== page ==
How to Drywall Corners in 5 Simple Steps? Inside corner repair

Invented in 1916, drywall is the popularized alternative to brick-and-mortar walls, which take time to dry up. Like fast food, drywall is a staple in today’s fast-paced construction industry. Every year, over 20 billion square feet of drywall are manufactured in North America.

Luckily, drywall has also empowered more homeowners to work on their walls without seeking professional help. It only gets better knowing that your manual work will be of much higher quality than expensive machine taping.


In this article, we’ll detail how to drywall corners like an artisanal taper. You’ll be able to deal with quick corner cracks and save yourself a few hundred bucks.

How to Drywall and repair Corners?

Drywall taping can take some practice. The fact is, drywall comes in panels so it naturally has joint dents, let alone the dents caused by poor installation. Therefore, your aim is to fill any gaps and flatten out bumps to make the viewer feel like the wall is flat.

Let’s take a look at what it takes to master this art.

Prepare Your Tools

One key to neat drywall corner finishes is the choice of tools.

Surely, this handful of tools will cost you a few hundred dollars, but that’s nothing compared to the cost of mechanical taping tools or hiring a professional taper. Besides, you can borrow the tools from a friend if it’s a one-time job.

Manual Drywall Taping Tools

The taping tools on our list will only cost you around $300 in total. They’re extremely versatile, easy to clean, and widely available in hardware tool markets. Just remember to clean your tools after every application to avoid scraping hardened mud, which will take more time to remove.

Here are the items that we need to get started:

-Paper tape or corner bead

-Mud (joint compound)

-Slow mixing drill

-Four-inch and six-inch knife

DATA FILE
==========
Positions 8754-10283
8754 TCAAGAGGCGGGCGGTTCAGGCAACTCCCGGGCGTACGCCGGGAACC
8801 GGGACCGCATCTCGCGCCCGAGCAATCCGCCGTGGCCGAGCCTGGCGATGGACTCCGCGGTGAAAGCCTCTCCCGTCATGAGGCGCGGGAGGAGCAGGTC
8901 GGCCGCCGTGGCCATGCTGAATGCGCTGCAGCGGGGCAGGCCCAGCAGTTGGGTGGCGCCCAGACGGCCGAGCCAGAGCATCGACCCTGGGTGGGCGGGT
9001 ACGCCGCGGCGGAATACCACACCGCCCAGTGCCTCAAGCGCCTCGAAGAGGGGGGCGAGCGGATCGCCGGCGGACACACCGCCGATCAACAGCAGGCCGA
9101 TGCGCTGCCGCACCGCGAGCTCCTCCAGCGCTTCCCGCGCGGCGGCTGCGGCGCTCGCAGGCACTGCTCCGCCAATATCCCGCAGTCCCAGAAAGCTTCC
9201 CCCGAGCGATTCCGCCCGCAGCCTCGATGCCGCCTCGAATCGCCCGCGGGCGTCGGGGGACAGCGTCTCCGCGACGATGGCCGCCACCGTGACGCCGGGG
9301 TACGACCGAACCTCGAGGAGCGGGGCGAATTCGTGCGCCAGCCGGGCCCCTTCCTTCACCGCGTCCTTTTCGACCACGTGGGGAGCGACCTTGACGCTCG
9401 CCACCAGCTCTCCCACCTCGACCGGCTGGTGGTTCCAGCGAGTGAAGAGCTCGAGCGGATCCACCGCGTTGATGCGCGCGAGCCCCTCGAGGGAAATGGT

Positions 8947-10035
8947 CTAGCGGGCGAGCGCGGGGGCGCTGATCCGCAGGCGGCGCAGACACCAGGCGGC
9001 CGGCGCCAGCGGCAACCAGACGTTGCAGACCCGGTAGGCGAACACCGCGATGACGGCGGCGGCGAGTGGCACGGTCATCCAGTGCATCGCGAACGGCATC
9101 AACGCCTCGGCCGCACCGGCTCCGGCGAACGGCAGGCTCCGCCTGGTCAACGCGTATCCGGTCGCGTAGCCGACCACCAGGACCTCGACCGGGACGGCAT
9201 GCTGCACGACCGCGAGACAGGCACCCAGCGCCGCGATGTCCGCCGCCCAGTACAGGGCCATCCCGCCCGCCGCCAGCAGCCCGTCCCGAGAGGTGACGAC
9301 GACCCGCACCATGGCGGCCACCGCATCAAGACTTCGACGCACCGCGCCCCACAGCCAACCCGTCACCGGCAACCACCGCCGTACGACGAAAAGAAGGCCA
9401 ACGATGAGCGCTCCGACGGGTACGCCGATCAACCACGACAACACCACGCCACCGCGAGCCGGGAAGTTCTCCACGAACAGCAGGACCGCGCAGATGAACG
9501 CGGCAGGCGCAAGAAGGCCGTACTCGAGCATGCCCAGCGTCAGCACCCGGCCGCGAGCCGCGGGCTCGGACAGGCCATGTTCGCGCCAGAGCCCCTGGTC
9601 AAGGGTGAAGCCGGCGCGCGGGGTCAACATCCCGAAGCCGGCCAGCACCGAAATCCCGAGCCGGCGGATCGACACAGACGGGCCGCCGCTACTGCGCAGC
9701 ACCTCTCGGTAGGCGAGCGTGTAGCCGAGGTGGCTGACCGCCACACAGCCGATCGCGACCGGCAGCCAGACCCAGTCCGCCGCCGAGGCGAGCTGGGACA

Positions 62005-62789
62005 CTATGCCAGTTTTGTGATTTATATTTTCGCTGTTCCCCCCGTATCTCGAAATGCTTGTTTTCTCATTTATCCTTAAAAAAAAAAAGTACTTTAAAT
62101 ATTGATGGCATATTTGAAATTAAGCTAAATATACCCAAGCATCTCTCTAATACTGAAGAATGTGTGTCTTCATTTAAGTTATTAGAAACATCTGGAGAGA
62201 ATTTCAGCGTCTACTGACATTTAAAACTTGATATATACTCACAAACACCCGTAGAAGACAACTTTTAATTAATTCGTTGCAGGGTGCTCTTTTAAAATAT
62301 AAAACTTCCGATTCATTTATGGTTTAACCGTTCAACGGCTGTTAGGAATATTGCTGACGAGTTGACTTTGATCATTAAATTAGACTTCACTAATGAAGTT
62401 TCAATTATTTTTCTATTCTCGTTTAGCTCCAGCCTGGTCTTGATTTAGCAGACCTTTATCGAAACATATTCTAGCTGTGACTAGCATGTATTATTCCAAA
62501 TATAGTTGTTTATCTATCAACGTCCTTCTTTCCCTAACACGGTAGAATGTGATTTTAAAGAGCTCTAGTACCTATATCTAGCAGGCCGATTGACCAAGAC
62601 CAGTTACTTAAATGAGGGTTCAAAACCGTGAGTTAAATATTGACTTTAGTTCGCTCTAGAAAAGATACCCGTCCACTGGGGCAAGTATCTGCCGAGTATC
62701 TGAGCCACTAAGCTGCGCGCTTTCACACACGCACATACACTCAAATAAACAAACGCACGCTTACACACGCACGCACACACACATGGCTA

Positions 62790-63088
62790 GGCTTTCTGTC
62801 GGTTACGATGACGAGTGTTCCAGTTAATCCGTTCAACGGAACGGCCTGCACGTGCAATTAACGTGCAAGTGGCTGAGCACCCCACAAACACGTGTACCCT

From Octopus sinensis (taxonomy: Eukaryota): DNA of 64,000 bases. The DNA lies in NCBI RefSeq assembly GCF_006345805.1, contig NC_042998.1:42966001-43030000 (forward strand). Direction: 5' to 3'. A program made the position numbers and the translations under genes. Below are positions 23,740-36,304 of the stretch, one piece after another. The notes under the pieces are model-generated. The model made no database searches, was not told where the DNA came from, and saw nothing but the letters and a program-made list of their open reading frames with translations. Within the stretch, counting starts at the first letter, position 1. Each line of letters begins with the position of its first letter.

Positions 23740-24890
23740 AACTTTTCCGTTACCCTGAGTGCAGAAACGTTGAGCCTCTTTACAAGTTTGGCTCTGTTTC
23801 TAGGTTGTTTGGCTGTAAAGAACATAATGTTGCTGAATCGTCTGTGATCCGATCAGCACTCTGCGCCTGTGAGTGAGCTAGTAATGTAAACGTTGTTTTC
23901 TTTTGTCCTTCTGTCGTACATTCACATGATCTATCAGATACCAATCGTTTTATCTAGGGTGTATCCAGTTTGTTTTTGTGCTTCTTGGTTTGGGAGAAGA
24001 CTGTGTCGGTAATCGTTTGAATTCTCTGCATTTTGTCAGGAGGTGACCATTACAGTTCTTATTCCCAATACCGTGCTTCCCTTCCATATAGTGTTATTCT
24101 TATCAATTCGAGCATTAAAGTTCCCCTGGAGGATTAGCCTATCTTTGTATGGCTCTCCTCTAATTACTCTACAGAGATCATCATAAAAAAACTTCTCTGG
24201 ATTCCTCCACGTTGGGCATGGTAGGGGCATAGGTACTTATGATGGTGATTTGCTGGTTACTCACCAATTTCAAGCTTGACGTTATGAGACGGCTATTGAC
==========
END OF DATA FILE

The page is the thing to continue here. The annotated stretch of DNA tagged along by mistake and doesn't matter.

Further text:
-Hawk with handle or handheld pan

-Bench or step ladder

Manual vs. Automatic Taping Tools

You might’ve come across some drywall taper instructions using fancy automatic tools. In fact, those tools save time for professional tapers who have to do the finishes of a whole house in one day. For instance, a taping bazooka applies mud and paper tape at the same time.

However, automatic taping tools are expensive and they’re designed for large-scale commercial projects instead of small homeowner projects. Still, if you’re taping drywalls for a living, consider renting, or gradually shifting to automatic taping tools, for higher productivity.

Fix Drywall Corners

We all know we need to use paper tape on drywall gaps so they don’t crack wider. But what if the corner gap is already too wide? You can’t just apply mud and tape directly without fixing that gap.

To fix drywall cavities, you can use expansion foam which can be easily squeezed out of a tube. Otherwise, you can use Sheetrock 90, which needs to be mixed ahead. Those two compounds won’t shrink after drying up which will give a flat surface for taping.

For Sheetrock 90, you’ll need to mix it to a consistency allowing it to stick on a hawk without sliding off when held on the side. Beware that Sheetrock 90 dries up in 90 minutes, so mix as little as needed for immediate application.